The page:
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Avoiding Ski Injuries

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If you’re heading off on a school ski trip next season, now is the time to start thinking about getting yourselves ready. We’re not just talking about making sure you’ve got everything you need in terms of clothing and equipment, we’re also talking fitness.

Skiing and snowboarding are physical sports and so a good basic level of fitness will help you to stay injury-free. Of course, you can hit the gym if you want, but if that’s not your thing, why not try cycling? It’s one of the closest activities to skiing possible in this country, certainly in terms of replicating the stress on the body. Or you could even try walking, running or climbing up any hills round your way, to get the most benefit.

You’ll want to focus on strength (in your core, glutes and quads) and flexibility. Apart from reducing the risk of injury, you should also find that this can help stop your ski boots rubbing, as you’ll be better able to hold the correct position over your skis for a prolonged period of time.

Here’s a few more tips to keep you and your group injury-free on your next school ski trip

Avoid fatigue

This is where your pre-ski trip efforts should really pay off. The majority of ski injuries happen after 3pm, when people have been out on the slopes for a good few hours. And did you know that you’re likely to be at your most fatigued mid-week? That’s why our UCPA packages include a late start (usually on a Wednesday), to allow everyone to recover a little. Having this morning off reduces accident rates by 50%. It’s also important to take regular breaks when skiing.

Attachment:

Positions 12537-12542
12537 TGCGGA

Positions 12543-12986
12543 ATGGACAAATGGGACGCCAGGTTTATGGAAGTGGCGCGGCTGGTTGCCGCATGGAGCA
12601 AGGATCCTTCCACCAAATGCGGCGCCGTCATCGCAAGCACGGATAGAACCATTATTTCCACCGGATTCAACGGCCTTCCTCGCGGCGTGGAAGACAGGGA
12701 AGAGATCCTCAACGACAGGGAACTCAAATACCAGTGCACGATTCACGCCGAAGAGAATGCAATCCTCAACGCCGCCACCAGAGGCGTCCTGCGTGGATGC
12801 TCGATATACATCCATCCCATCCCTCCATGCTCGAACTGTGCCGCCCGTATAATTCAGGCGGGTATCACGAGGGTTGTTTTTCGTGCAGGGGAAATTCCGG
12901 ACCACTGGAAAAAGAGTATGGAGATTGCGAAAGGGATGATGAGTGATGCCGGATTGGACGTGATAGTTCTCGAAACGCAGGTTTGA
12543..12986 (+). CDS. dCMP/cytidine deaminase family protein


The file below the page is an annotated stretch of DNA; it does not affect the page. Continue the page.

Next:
Keep hydrated

Sometimes it’s easy to forget to rehydrate when you’re skiing. But it’s super important that you do. Everyone should take a water bottle with them, to make sure that they have easy access to a drink as and when they need it. You’ll be surprised at what a difference keeping hydrated makes to muscle stamina – you should find that keeping hydrated helps stave off fatigue too.

Listen to instructors

Instructors will be able to teach your group about the importance of making sure that they warm up and cool down properly. They’re also the best people to judge when students are ready to move on to challenging terrain. Learners who try to push themselves outside of their own ability can be a danger to themselves and others, which is why it’s so important to heed the advice of your instructor.

Pay close attention to signs and warnings

The mountain is a living thing and snow conditions can change rapidly. What previously seemed like an easy run could become much more difficult over a very short period of time as snow and ice conditions change. Pay close to attention to all signs and any warnings – they’re there to protect you and ensure you can enjoy your skiing experience to the full.

Use good-quality protective equipment

Although for most resorts helmets are still not compulsory, we would always recommend that you wear them when skiing. And for those that use terrain parks, wrist guards, elbow pads and knee pads are also a good idea! If you’re hiring equipment through us, you can be certain that it will be of a high quality. If you’re bringing your own, make sure you take the time to check it over and ensure it’s still safe.

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